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Business

  • Indoor equestrian center up and running

    Andra Ozols wasn’t horsing around when she decided to build an indoor equestrian center in Indian Hills.

    The indoor facility, which opened in January, is 42,000 square feet — nearly an acre of enclosed arena, a 37-stall barn, changing rooms, a laundry room and other amenities. There’s also an outdoor riding arena, outdoor pastures and paddocks.

    Ozols wants it to be the premier hunter/jumper facility in the area.

  • Rustic Point furniture boasts a great 2008

    Rustic Point furniture and gift store had a great 2008 and is expecting 2009 to go just as well.

    “We had a great year,” said owner Sara MacBean of the store, which is in the HONKA building in the El Rancho Town Center. “Truly, I think a large part is that we had our first full year in this location.” The store had been located on Meadow Drive.

    MacBean says the store has created a following of customers, who stop in to see the furniture, gift items and home accessories. She said people are always coming in to see what’s new.

  • With CEOs, you get what you pay for

    Although the title “CEO” contains only three letters, it has become a four-letter word. Almost all businesses have one, but not all deserve the scorn and disrespect the title has taken on lately. As with most things, the deeds of the very worst get a lot of publicity and tend to contaminate many innocent leaders who share the title, but not the dastardly deeds.

  • Private tennis club to go public Feb. 21

    The private tennis club that has operated in the tennis bubbles for 20 years will become the Evergreen Sports Center public tennis center as of Feb. 21, under the ownership of real estate investor Brett Champine.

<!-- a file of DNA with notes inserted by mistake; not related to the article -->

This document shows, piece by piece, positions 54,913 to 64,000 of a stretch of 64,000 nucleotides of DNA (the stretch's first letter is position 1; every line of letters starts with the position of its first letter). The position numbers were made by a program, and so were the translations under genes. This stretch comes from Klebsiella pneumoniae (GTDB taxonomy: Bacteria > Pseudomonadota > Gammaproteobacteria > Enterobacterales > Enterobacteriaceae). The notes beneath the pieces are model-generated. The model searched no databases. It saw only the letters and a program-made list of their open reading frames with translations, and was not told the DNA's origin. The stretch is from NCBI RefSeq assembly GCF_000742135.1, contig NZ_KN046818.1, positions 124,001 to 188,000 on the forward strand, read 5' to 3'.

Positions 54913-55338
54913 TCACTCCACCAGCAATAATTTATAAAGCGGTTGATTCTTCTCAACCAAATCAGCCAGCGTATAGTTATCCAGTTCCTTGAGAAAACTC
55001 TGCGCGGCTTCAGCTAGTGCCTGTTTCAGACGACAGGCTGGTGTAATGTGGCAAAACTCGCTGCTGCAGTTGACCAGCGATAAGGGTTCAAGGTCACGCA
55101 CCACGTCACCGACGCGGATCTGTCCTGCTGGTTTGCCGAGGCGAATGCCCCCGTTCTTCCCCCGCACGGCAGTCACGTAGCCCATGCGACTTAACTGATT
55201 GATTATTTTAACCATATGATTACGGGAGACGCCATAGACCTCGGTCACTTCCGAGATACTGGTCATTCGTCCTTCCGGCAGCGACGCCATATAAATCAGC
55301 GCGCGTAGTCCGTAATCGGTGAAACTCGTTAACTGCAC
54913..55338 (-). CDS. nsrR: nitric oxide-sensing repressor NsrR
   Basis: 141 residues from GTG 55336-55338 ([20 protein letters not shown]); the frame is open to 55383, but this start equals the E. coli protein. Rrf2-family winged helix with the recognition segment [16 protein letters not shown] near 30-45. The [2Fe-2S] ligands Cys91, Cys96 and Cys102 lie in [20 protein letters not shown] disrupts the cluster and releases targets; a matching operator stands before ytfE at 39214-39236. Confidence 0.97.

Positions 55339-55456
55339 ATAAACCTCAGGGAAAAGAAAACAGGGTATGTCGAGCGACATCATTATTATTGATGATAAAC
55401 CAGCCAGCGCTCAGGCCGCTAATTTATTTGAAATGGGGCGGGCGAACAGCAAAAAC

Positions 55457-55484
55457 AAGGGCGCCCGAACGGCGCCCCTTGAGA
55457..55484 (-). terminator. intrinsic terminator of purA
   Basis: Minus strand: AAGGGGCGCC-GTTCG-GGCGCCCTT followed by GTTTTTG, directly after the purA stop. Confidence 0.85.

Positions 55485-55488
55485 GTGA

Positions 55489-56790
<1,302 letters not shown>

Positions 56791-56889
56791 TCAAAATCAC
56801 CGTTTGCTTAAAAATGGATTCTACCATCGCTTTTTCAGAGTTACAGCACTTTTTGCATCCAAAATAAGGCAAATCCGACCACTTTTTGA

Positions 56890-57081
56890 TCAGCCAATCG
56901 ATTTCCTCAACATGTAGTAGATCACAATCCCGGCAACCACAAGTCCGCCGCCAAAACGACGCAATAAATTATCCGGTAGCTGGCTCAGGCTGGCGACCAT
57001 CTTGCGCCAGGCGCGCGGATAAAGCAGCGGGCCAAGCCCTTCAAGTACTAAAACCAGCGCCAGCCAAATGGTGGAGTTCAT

Last year, Champine abandoned his plan to take down the tennis bubbles and build an Office Depot and small retail center on the Lewis Ridge property.

  • Tradition sets well at Hi-Winder salon

    Connie Offermann’s customers have a routine: shampoo, set, repeat. Every week, they return to have it all done again, though a haircut is occasionally thrown into the mix. And that’s the way it’s been for 40 years. Offermann, who opened Evergreen’s Hi-Winder Beauty & Barber Salon in January 1969, admits that people are what got her into the hair business. Though she likes making customers look their best, she finds a greater reward in the friendships that bloomed from weekly styles and trims. “They’re like my family,” Offermann said.

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  • Local couple keep two businesses growing

    Being married 45 years, Julaine and Bob Kennedy of Evergreen know how to work together. And they have put that knowledge to use in two businesses they own in town.

    The couple opened All Season Gardener in the Canyon Commons on Evergreen Parkway a year ago, and they have just taken over its neighbor, Master Printers.

    Julaine’s passion is gardening, and she is entrenched in All Season Gardener, which sells items for gardens and hydroponics. The business does not sell plants but everything else needed to grow plants.

  • Kittredge cottage to become new feed store

    A mom-and-daughter team of three has purchased a rustic, one-story cottage in Kittredge and will open a new ranch-oriented supply store sometime this spring in the 2,000-square-foot space.

    Co-owner Lynette Raymond said she envisioned “a lot of tack, pet supplies, grain, supplements and water tanks — sort of a Murdoch’s on a much smaller scale.”

    It will be called Canyon Tack and Feed. In past lives, the cabin has been a cabinet shop and real estate agency.

  • Bear Creek Marketplace wants to get back in a jam

    Bear Creek Marketplace in Kittredge closed its doors last Friday, but not because of the poor economy.

    In fact, sales at the store were up every month since it opened July 4, 2008. For owner Jim Kenney, the café became an issue of the tail wagging the dog.

    When he opened the café, it was to supplement his successful jam and jelly business. But the café became successful in its own right, and running both businesses just became too much.

  • Get help making your home baby-safe

    So there’s a baby on the way, and you think about baby-proofing your home.

    Then the baby’s born, and you think more about baby-proofing your home.

    Now the baby’s starting to become mobile, and baby-proofing is more than just wishful thinking. It’s a necessity.

    If you want help making sure your baby is safe, then Gary Jensen at Baby Safe Homes is the person to talk to. Beginning Feb. 1, Jensen will provide parents with insights on keeping their homes safe for small children by doing in-home assessments.